Dellenborg, Liselott (2004): A reflection on the cultural meanings of female circumcision, Experiences from fieldwork in Casamance, Southern Senegal, in: Arnfred, Signe (ed.): Re-Thinking Sexualities in Africa, Publications of the Nordic Africa Institute, Uppsala, pp. 79-86.[3201]

Herlund, Ylva / Shell-Duncan, Bettina (2007): Contingency, context, and change, Negotiating female gential cutting in the Gambia and Senegal, in: Africa Today, vol. 53, no. 4.[3202]

TOSTAN (ed.) (1999): Breakthrough in Senegal, Ending female genital cutting, Dakar. [3203]

health - HIV AIDS and gender

Abbott, Rachel C. / Ndour-Saar, Anta N. / Ndoye, T. et al. (1994): Risk factors for HIV-1 and HIV-2 infection in pregnant women in Dakar, Senegal, in: Journal of Acquired Immune Deficiency Syndromes, vol. 7, no. 7, pp. 711-717.[3695]

Laurent, Christian / Seck, Karim / Coumba, Ndeye et al. (2003): Prevalence of HIV and other sexually transmitted infections, and risk behaviours in unregistered sex workers in Dakar, Senegal, in: AIDS, vol. 17, no. 12, pp. 1811-1816.[3696]

Niang, C. (1995): Socio-cultural factors favouring HIV infection and the integration of traditional women’s associations in AIDS prevention in Kolda, Senegal, Report for the Women and AIDS Research Program, International Center for Research on Women, Washington D.C.[3697]

Oestergaard, Lise Rosendal Samuelsen H. (2004): Muted voices: HIV/AIDS and the young people of Burkina Faso and Senegal, in: African Journal of AIDS Research, vol. 3, no. 2, pp. 103-112.[3698]

Renaud, Michelle Lewis (1997): Women at the crossroads: A prostitute community’s response to AIDS in urban Senegal, Gordon Publishers, Amsterdam.[3699]

Teunis, N. (2001): Same-sex sexuality in Africa, A case from Senegal, in: AIDS and Behavior, vol. 5, no. 2, pp. 173-182.[3700]

health - reproduction and fertility

Bob, Codou (2005): Islam and women’s sexual health and rights in Senegal, in: Muslim World Journal of Human Rights, no. 2, no. 1, pp.1-30.[4783]

Enel, Catherine / Pison, Gilles / Lefebvre, Monique (1994): Migration and marriage chance, A case study of Mlomp, A Joola village in Southern Senegal, in: Bledsoe, Caroline / Pison, Gilles (eds.): Nuptiality in Sub-Saharan Africa, Contemporary anthropological and demographic perspectives, Claredon Press, Oxford, pp. 92-116.[4784]

Garenne, Michael / van de Wall, Etienne (1989): Polygyny and fertility among the Serer of Senegal, in: Population Studies, vol. 43, no. 2, pp. 41-59.[4785]

Goldberg, Howard I. / M'Bodji, Fara G. / Friedman, Jay S. (1986): Fertility and family planning in one region of Senegal, in: International Family Planning Perspectives, vol. 12, no. 4, pp. 116-122.[4786]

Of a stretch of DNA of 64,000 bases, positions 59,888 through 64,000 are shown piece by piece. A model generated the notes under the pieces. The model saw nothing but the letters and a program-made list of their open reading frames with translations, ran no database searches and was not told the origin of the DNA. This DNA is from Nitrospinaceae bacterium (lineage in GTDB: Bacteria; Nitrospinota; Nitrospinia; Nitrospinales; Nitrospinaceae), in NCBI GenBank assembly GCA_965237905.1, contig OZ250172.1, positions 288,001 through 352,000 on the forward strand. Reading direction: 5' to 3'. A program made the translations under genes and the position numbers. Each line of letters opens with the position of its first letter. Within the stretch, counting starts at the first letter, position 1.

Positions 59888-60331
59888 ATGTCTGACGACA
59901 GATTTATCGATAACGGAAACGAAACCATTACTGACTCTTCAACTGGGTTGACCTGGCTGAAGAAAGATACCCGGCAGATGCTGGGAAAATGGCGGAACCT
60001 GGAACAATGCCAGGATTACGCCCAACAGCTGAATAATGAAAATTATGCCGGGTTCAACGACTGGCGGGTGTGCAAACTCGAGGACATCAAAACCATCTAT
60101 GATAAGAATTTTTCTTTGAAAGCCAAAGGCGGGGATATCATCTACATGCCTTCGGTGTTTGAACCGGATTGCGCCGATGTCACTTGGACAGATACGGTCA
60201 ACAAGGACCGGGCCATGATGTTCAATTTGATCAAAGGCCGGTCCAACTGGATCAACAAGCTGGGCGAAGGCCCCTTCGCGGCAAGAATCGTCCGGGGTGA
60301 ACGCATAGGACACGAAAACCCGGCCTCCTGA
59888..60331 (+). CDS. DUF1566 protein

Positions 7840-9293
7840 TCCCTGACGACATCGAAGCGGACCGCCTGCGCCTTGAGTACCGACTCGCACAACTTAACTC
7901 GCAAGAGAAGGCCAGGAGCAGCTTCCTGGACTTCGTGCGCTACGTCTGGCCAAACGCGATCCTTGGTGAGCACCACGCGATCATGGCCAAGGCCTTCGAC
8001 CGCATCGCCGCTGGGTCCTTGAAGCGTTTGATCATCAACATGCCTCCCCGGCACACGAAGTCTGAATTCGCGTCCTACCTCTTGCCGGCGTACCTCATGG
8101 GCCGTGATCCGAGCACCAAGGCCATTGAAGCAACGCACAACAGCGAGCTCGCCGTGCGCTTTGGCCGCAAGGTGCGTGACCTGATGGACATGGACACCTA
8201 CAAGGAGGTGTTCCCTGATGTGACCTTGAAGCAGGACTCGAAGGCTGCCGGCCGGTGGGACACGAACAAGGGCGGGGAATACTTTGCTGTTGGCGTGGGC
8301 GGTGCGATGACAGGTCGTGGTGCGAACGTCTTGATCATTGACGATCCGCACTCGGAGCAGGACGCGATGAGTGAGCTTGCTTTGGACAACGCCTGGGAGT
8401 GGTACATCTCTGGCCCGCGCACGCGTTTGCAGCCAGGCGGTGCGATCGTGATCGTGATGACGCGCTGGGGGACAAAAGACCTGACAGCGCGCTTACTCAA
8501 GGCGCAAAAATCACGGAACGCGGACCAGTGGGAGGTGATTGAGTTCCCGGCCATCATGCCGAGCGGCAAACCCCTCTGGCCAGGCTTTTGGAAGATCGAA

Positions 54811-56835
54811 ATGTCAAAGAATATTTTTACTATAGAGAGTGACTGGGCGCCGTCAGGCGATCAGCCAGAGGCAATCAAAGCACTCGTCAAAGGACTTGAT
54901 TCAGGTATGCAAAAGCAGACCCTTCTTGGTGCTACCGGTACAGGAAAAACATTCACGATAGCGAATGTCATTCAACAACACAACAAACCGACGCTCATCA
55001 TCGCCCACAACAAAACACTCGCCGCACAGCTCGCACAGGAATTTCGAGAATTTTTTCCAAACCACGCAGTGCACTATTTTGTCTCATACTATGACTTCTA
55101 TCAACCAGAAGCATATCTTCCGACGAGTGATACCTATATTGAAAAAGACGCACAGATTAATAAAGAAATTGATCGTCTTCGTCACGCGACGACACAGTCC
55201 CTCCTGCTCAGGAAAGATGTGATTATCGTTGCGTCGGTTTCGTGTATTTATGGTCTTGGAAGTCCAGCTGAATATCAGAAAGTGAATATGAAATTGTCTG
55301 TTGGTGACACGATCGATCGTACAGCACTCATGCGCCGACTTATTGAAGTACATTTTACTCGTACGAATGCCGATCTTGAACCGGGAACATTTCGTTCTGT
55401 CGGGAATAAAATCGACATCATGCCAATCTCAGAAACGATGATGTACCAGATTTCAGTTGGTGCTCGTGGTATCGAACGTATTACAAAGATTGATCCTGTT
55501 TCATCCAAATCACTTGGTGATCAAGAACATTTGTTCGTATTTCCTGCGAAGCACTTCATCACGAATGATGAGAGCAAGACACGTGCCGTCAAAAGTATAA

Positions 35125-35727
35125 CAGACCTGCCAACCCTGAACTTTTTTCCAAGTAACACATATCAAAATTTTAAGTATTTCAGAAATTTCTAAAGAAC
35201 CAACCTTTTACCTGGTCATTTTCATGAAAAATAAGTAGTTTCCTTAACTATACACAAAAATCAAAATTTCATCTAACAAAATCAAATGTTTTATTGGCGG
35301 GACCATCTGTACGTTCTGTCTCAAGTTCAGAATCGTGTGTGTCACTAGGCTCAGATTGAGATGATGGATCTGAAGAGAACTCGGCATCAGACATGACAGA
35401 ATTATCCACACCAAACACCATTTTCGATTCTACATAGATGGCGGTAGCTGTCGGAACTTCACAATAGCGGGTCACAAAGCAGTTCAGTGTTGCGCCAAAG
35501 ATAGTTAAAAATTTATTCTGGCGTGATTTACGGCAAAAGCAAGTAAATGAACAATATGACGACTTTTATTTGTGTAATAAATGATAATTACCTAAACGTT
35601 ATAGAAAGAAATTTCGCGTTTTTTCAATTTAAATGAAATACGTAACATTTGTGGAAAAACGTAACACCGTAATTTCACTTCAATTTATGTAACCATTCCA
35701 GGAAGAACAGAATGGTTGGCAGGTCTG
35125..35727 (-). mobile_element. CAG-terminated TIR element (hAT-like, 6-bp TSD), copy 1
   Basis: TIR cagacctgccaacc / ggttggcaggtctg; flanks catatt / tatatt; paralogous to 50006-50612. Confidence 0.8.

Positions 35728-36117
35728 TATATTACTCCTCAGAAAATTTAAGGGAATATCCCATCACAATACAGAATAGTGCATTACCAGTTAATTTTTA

Katz, Karen / Nare, Christine (2002): Reproductive health knowledge and use of services among young adults in Dakar, Senegal, in: Journal of Biosocial Science, vol. 34, no. 2, pp. 215-231.[4787]

Nare, Christine / Katz, Karen / Tolley, Elizabeth (1997): Adolescents' access to reproductive health and family planning services in Dakar (Senegal), in: African Journal of Reproductive Health, vol.1, no. 2, pp. 15-25.[4788]

Posner, J.K. / Mbodji, F. (1989): Men's attitudes about family planning in Dakar, Senegal, in: Journal of Biosocial Science, vol. 21, no. 3, pp. 279-291.[4789]

Ronsmans, Carine (1996): Birth spacing and child survival in rural Senegal, in: International Journal of Epidemiology, vol. 25, no. 5, pp. 989-997.[4790]

Saila-Ngita, D. / Bravo-Ureta, B.E. / Perez-Escamilla, R. (2003): Fertility desires and sample selection bias, The case of Senegal, in: Journal of Asian and African Studies, vol. 38, no. 1, pp. 1-16.[4791]

Whittemore, Robert D. / Beverly, E.A. (1996): Mandinka mothers and nurslings, Power and reproduction, in: Medical Anthropology Quarterly, vol. 10, no. 1, pp. 45-62.[4792]

health

Foley, Ellen E. (2001): No money, no care, Women and health sector reform in Senegal, in: Urban Anthropology, vol. 30, no. 1, pp. 1-50.[5065]

history colonialism and pre-colonial history

Baum, Robert (2004): Crimes of the dream world, French trials of Diola witches in colonial Sengal, in: International Journal of African Historical Studies, vol. 37, no. 2, pp. 201-228.[5459]

Baye´M , Babacar (2013): The origins of Senegalese homophobia, Discourses on homosexuals and transgender people in colonial and postcolonial Senegal, in: African Studies Review, vol. 56, no. 2, pp. 109-128. [11768]

Fall, Babacar (2001): Senegalese women in politics: A portrait of two female leaders, Arame Diène and Thioumbé Samb, 1945-1996, in: White, Luise / Miescher, Stephan F. / Cohen, David William (eds.): African words, African voices: Critical practices in oral history, Indiana University Press, Bloomington, pp. 214-223.[5460]